The bow-mounted accessories detailed above are pretty much must-haves. But there are a handful of other accessories you may want to add, including a stabilizer, a sling, and a kisser button. Stabilizers mount to the threaded hole on the front of the riser beneath the shelf. Their purpose is to absorb noise and vibration and to help you perfectly balance your bow. Small hunting stabilizers, like the 6-inch Apex Gear End-Game, does the former and helps some with the latter. But if you really want to balance your bow, you want a longer front stabilizer matched with a back bar, like the Bee Stinger Sport Hunter Xtreme Kit.

A kisser button, which attaches to the string between your peep sight and D-loop simply gives you another anchor point. Resting it against the corner of your mouth on every shot can improve consistency. A wrist sling attaches at the stabilizer port and wraps around your wrist. Ideally, you don’t want to grip a bow’s handle like a hammer, but rather shoot with a fairly open bow hand. The sling prevents you from dropping the bow after the shot. It isn’t necessary, but it helps some shooters maintain an open grip through the shot, without grabbing at the handle too early to catch the bow.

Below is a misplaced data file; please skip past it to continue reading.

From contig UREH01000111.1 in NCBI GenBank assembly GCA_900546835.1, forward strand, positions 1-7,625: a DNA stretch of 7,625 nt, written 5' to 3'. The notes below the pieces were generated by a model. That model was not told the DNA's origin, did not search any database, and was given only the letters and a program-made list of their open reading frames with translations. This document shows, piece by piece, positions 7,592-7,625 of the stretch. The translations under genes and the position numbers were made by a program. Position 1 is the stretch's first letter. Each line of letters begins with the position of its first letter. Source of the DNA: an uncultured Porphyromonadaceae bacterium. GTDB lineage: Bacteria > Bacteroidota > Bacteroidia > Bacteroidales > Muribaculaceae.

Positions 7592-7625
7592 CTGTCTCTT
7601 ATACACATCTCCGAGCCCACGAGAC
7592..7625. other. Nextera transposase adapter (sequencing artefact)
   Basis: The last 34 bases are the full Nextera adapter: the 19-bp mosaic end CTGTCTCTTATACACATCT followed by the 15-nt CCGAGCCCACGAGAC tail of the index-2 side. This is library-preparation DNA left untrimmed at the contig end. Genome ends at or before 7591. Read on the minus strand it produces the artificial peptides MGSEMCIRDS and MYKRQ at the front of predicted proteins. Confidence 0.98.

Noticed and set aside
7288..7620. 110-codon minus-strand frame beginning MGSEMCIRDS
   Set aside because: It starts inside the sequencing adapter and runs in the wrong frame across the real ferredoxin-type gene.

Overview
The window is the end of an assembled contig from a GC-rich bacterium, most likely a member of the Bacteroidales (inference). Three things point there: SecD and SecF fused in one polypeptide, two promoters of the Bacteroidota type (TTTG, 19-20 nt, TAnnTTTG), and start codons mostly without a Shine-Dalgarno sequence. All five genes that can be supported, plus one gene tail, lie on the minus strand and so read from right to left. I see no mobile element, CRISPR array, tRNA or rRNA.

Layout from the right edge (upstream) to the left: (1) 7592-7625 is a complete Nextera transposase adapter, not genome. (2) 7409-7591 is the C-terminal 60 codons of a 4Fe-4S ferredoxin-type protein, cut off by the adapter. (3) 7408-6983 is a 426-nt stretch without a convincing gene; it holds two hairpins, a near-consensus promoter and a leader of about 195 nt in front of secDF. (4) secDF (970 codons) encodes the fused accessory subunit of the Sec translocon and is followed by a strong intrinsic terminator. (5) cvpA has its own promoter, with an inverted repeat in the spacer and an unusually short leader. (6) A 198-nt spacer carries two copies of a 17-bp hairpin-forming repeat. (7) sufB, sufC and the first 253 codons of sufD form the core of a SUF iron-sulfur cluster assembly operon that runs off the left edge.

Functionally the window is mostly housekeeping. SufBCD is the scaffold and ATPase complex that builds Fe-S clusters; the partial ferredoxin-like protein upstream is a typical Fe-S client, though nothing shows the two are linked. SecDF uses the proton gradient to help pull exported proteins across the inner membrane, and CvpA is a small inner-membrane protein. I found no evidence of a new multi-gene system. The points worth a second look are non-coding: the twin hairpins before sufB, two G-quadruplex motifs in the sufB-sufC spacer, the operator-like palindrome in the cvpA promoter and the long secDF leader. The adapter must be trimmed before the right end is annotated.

Q: How Heavy Should a Bow Stabilizer Be?

There’s no easy answer to this question. Your bow stabilizer should be as long and heavy as you need it to be to help your bow perform the way you want it to. Generally, the heavier a stabilizer, the more noise and vibration it will absorb. That said, if you have an inherently quiet and dead-in-the-hand bow and you want its overall weight to be as light as possible, you might go with a small, light model or even no stabilizer. If your main goal is ultimate accuracy and you don’t mind toting some extra weight, you should get a front and back bar with adjustable weights and add just enough to perfectly balance the bow, so that when you draw and anchor with your eyes closed and then open them, the sight bubble is perfect.

Q: What Reduces Bow Recoil?

Simple. Everything you add to your bow reduces recoil (and vibration and noise) to some degree because it makes your bow heavier. Just like a heavier gun, a heavier bow kicks less. If you have a bow with lots of recoil or hand shock, put on a heavier sight or stabilizer or even shoot a heavier arrow. It all helps, but there’s a limit. Very few hunters want to tote around a 12-pound bow. The key is to strike the right balance, so that your bow is quiet with little recoil, but also handy enough for the type of hunting you do.

Final Thoughts on the Best Compound Bow Accessories

Selecting the best compound bow accessories might seem intimidating but following this advice will get you pointed in the right direction. And the addition of a few key components to your hunting gear can take your bow hunting to the next level, whether you are a beginner or a seasoned pro.